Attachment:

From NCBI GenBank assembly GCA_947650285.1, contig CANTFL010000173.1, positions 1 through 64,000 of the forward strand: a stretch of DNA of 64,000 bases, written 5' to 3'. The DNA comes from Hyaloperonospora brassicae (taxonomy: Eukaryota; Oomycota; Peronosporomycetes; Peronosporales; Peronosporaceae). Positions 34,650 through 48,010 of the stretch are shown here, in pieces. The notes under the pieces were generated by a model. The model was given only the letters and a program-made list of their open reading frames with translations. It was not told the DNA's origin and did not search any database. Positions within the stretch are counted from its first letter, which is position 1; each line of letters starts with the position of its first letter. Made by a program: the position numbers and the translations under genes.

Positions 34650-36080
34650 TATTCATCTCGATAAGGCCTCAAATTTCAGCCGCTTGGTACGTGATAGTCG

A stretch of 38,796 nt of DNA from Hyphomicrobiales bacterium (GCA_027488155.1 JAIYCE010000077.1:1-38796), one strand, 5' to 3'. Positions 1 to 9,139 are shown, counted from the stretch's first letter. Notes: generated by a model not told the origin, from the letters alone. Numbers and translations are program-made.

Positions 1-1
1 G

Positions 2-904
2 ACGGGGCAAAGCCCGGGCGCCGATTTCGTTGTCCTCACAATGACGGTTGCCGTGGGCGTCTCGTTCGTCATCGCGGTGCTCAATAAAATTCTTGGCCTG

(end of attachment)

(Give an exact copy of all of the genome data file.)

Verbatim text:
From NCBI GenBank assembly GCA_947650285.1, contig CANTFL010000173.1, positions 1 through 64,000 of the forward strand: a stretch of DNA of 64,000 bases, written 5' to 3'. The DNA comes from Hyaloperonospora brassicae (taxonomy: Eukaryota; Oomycota; Peronosporomycetes; Peronosporales; Peronosporaceae). Positions 34,650 through 48,010 of the stretch are shown here, in pieces. The notes under the pieces were generated by a model. The model was given only the letters and a program-made list of their open reading frames with translations. It was not told the DNA's origin and did not search any database. Positions within the stretch are counted from its first letter, which is position 1; each line of letters starts with the position of its first letter. Made by a program: the position numbers and the translations under genes.

Positions 34650-36080
34650 TATTCATCTCGATAAGGCCTCAAATTTCAGCCGCTTGGTACGTGATAGTCG

A stretch of 38,796 nt of DNA from Hyphomicrobiales bacterium (GCA_027488155.1 JAIYCE010000077.1:1-38796), one strand, 5' to 3'. Positions 1 to 9,139 are shown, counted from the stretch's first letter. Notes: generated by a model not told the origin, from the letters alone. Numbers and translations are program-made.

Positions 1-1
1 G

Positions 2-904
2 ACGGGGCAAAGCCCGGGCGCCGATTTCGTTGTCCTCACAATGACGGTTGCCGTGGGCGTCTCGTTCGTCATCGCGGTGCTCAATAAAATTCTTGGCCTG